In time, nearly everything becomes mundane as more and more becomes patterned. We disconnect from the Actual as it's subsumed by overarching generalization. You don't actually perceive the chair you're sitting in because its individuality has been lost to the category. It's not real, it's been reduced to a concept. Not a unique and constantly (subtly) changing arrangement of matter...merely "a chair". Similarly, you've only interacted with a tiny fraction of the molecules in your house, yet you've convinced yourself you have a perceptual and conceptual grip on the chaotic mass of matter you associate with "home". It all stands on the flimsy proposition that we know perfectly well what a "home" is. We abstract it, then we exist in the abstraction (much as we imagine ghosts to be gauzy things, then pattern our world to that visualization).

We create and inhabit World World, a universe of symbols and categories. By adulthood, we barely register anything freshly unless we are surprised. Things fitting poorly within their apparent category blink back into our awareness, becoming real and individual until we manage to reclassify them (that's a necktie, not a snake) or make it fit better into its category (adding a missing fourth leg to a table).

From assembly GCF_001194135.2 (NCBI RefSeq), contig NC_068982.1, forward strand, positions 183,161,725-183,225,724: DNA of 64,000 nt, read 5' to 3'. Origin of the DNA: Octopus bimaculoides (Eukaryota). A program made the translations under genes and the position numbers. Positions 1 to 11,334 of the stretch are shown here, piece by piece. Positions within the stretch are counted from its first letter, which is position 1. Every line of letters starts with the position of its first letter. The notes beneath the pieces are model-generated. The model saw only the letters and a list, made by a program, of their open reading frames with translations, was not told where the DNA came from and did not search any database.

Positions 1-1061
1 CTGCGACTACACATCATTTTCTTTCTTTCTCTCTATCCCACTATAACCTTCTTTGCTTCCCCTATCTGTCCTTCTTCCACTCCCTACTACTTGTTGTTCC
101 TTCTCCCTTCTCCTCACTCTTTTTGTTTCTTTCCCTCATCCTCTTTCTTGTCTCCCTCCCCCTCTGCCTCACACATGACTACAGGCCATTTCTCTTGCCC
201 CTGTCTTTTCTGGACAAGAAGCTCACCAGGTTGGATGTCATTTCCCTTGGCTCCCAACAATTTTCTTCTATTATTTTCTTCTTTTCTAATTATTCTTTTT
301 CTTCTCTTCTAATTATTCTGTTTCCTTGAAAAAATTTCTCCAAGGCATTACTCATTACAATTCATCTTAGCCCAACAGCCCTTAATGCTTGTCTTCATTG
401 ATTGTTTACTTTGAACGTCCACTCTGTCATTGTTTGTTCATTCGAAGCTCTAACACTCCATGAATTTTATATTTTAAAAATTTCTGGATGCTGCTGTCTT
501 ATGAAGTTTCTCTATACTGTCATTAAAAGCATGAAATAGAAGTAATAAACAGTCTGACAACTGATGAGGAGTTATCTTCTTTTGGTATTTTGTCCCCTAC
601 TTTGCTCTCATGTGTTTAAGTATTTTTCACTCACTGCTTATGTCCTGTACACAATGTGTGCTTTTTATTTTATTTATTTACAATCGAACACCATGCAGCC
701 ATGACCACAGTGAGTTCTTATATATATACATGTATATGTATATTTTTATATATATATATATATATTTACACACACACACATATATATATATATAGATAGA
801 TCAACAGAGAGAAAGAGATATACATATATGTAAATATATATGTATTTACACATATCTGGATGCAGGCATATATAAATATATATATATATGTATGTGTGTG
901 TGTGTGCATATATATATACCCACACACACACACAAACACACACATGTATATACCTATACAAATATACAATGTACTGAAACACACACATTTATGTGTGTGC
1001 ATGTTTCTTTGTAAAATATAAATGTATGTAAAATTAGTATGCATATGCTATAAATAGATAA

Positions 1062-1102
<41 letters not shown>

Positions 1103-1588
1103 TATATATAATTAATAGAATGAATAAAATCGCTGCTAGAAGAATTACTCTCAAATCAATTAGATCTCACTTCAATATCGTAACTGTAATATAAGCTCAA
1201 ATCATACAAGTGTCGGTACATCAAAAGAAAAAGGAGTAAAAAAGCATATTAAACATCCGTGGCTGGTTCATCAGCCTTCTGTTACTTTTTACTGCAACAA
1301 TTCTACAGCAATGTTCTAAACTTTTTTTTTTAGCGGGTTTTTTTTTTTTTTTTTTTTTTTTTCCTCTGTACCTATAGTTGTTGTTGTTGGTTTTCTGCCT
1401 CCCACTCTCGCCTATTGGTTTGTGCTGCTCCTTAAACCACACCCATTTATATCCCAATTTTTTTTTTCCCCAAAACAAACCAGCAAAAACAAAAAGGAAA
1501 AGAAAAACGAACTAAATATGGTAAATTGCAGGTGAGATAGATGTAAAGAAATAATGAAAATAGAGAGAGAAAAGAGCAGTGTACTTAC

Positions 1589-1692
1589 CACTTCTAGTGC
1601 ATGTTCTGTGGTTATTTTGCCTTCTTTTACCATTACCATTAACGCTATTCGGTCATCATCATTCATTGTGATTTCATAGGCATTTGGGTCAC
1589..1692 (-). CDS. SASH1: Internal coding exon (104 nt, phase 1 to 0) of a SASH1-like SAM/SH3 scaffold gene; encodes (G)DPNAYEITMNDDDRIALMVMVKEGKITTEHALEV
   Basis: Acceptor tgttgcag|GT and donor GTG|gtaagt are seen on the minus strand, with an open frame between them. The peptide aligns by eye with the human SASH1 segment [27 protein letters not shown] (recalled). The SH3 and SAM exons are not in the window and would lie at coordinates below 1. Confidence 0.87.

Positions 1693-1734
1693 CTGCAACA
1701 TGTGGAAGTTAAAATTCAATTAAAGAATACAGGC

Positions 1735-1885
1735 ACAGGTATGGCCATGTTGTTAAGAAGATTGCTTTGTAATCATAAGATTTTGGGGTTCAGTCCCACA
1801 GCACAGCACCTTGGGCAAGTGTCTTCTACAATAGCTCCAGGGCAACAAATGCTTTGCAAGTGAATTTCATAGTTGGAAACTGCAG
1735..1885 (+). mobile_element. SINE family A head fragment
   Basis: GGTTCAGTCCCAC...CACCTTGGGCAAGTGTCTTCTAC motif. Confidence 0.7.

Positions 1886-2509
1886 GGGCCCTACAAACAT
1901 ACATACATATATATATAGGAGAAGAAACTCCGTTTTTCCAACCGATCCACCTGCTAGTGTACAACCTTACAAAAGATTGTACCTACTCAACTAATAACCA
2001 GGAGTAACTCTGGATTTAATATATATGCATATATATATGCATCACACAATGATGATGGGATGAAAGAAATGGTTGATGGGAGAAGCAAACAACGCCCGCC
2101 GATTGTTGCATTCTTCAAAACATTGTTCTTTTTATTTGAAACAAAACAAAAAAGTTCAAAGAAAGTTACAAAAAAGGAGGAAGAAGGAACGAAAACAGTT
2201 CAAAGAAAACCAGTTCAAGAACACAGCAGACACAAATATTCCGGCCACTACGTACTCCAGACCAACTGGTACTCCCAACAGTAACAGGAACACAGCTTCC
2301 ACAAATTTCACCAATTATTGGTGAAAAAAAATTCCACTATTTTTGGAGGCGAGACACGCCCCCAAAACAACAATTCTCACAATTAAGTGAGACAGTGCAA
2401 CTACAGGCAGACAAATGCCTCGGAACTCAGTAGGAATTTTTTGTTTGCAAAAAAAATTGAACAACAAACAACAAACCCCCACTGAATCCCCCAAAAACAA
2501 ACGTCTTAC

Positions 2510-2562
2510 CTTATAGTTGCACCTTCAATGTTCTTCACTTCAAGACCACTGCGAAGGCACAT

(Note: this is why time seems to speed up as we age. Babies live in the Real World of fresh perception, but as we age we replace Real World with World World, losing the moment-by-moment experience of full reality (an experience babies have, and that we envy) making time appear to fly.)

Living in abstract World World, we forget that labels are mere labels, and that the approximation we've swapped in for reality is a cheat - a vast simplification. World World is not the real world, just a model thereof. In the real world, there's no such thing as ferns. A fern is only distinct from the ground it grows out of and the surrounding air if we've drawn those dichotomies intellectually. Ultimately, it's all fresh and unique and interdependent. It all just Is.